You are on page 1of 6

Properties are named members of classes, structures, and interfaces.

Member variables or methods in a class or


structures are called Fields. Properties are an extension of fields and are accessed using the same syntax. They
use accessors through which the values of the private fields can be read, written or manipulated.
Properties do not name the storage locations. Instead, they have accessors that read, write, or compute their values.
For example, let us have a class named Student, with private fields for age, name and code. We cannot directly
access these fields from outside the class scope, but we can have properties for accessing these private fields.

Accessors
The accessor of a property contains the executable statements that helps in getting (reading or computing) or setting
(writing) the property. The accessor declarations can contain a get accessor, a set accessor, or both. For example:
// Declare a Code property of type string:
public string Code
{
get
{
return code;
}
set
{
code = value;
}
}
// Declare a Name property of type string:
public string Name
{
get
{
return name;
}
set
{
name = value;
}
}
// Declare a Age property of type int:
public int Age
{
get
{
return age;
}
set
{
age = value;
}
}

Example:
The following example demonstrates use of properties:
using System;

class Student
{
private string code = "N.A";
private string name = "not known";
private int age = 0;
// Declare a Code property of type string:
public string Code
{
get
{
return code;
}
set
{
code = value;
}
}
// Declare a Name property of type string:
public string Name
{
get
{
return name;
}
set
{
name = value;
}
}
// Declare a Age property of type int:
public int Age
{
get
{
return age;
}
set
{
age = value;
}
}
public override string ToString()
{
return "Code = " + Code +", Name = " + Name + ", Age = " + Age;
}
public static void Main()
{
// Create a new Student object:
Student s = new Student();
// Setting code, name and the age of the student
s.Code = "001";
s.Name = "Zara";
s.Age = 9;
Console.WriteLine("Student Info: {0}", s);
//let us increase age
s.Age += 1;

Console.WriteLine("Student Info: {0}", s);


Console.ReadKey();
}
}
When the above code is compiled and executed, it produces the following result:
Student Info: Code = 001, Name = Zara, Age = 9
Student Info: Code = 001, Name = Zara, Age = 10

Abstract Properties
An abstract class may have an abstract property, which should be implemented in the derived class. The following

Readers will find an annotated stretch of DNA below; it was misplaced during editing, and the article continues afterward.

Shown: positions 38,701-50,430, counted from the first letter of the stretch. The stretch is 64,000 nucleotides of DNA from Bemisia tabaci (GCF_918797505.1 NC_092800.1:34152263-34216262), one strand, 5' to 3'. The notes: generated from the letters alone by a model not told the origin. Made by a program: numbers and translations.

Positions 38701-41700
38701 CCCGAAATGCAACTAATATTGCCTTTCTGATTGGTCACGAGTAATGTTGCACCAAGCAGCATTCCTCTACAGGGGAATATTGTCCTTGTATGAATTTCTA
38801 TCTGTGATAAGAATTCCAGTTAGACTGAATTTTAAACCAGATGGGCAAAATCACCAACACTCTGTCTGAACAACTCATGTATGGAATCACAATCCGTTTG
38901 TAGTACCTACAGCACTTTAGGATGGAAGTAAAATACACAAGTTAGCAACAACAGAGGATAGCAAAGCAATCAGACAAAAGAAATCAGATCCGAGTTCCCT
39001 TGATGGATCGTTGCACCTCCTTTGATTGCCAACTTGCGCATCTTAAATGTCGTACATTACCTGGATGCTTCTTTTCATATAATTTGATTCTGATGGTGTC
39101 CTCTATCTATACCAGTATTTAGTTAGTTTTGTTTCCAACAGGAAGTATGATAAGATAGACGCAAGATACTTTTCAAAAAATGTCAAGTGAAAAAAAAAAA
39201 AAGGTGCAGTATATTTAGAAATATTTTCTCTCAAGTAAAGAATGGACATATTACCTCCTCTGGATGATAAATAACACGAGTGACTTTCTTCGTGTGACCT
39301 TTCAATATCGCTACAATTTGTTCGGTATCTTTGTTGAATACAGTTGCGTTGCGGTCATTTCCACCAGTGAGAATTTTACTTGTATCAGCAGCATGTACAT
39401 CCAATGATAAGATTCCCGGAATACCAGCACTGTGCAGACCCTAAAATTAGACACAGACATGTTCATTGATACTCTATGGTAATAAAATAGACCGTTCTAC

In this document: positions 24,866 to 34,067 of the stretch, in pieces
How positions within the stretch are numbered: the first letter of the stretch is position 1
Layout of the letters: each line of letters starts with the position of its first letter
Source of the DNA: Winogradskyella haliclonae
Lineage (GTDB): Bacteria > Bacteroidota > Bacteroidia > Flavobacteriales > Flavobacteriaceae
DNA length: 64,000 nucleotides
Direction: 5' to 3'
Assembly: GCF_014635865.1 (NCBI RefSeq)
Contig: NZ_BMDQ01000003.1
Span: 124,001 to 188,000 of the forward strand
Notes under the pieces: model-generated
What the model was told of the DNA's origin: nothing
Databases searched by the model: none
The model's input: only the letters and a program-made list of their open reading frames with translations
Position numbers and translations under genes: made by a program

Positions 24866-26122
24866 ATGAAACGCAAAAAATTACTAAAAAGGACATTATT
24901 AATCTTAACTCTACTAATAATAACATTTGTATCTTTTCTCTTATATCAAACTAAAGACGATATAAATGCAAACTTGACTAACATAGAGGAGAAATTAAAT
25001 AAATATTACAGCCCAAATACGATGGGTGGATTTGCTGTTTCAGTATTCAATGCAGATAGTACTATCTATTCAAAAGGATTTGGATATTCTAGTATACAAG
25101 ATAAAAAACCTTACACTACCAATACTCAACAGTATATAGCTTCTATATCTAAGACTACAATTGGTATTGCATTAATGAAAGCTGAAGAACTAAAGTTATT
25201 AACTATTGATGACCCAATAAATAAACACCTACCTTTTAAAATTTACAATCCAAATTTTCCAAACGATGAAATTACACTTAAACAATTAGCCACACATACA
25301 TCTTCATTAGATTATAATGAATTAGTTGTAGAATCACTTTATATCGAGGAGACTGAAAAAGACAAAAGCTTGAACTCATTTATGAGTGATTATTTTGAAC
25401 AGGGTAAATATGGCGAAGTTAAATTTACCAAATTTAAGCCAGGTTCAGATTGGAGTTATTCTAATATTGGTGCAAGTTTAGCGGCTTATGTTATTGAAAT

program illustrates this:
using System;
public abstract class Person
{
public abstract string Name
{
get;
set;
}
public abstract int Age
{
get;
set;
}
}
class Student : Person
{
private string code = "N.A";
private string name = "N.A";
private int age = 0;
// Declare a Code property of type string:
public string Code
{
get
{
return code;
}
set
{
code = value;
}
}
// Declare a Name property of type string:
public override string Name
{
get
{
return name;
}
set
{

name = value;
}
}
// Declare a Age property of type int:
public override int Age
{
get
{
return age;
}
set
{
age = value;
}
}
public override string ToString()
{
return "Code = " + Code +", Name = " + Name + ", Age = " + Age;
}
public static void Main()
{
// Create a new Student object:
Student s = new Student();
// Setting code, name and the age of the student
s.Code = "001";
s.Name = "Zara";
s.Age = 9;
Console.WriteLine("Student Info:- {0}", s);
//let us increase age
s.Age += 1;
Console.WriteLine("Student Info:- {0}", s);
Console.ReadKey();
}
}

INDEXER IN C#:
In c# introduce new concept is Indexer. This is very useful for some
situation. Let as discuss something about Indexer.
Indexer Concept is object act as an array.
Indexer an object to be indexed in the same way as an array.

Indexer modifier can be private, public, protected or internal.

The return type can be any valid C# types.

Indexers in C# must have at least one parameter. Else the compiler


will generate a compilation error.

this [Parameter]
{
get

{
// Get codes goes here
}
set
{
// Set codes goes here
}
}
For Example:
using System;
using System.Collections.Generic;
using System.Text;
namespace Indexers
{
class ParentClass
{
private string[] range = new string[5];
public string this[int indexrange]
{
get
{
return range[indexrange];
}
set
{
range[indexrange] = value;
}
}
}
/* The Above Class just act as array declaration using this pointer */
class childclass
{
public static void Main()
{
ParentClass obj = new ParentClass();
/* The Above Class ParentClass create one object name is obj */
obj[0] = "ONE";

obj[1] = "TWO";
obj[2] = "THREE";
obj[3] = "FOUR ";
obj[4] = "FIVE";
Console.WriteLine("demo for indexers \n");
Console.WriteLine("\n");
Console.WriteLine("{0}\n,{1}\n,{2}\n,{3}\n,{4}\n", obj[0],
obj[1], obj[2], obj[3], obj[4]);
Console.ReadLine();
}
}
}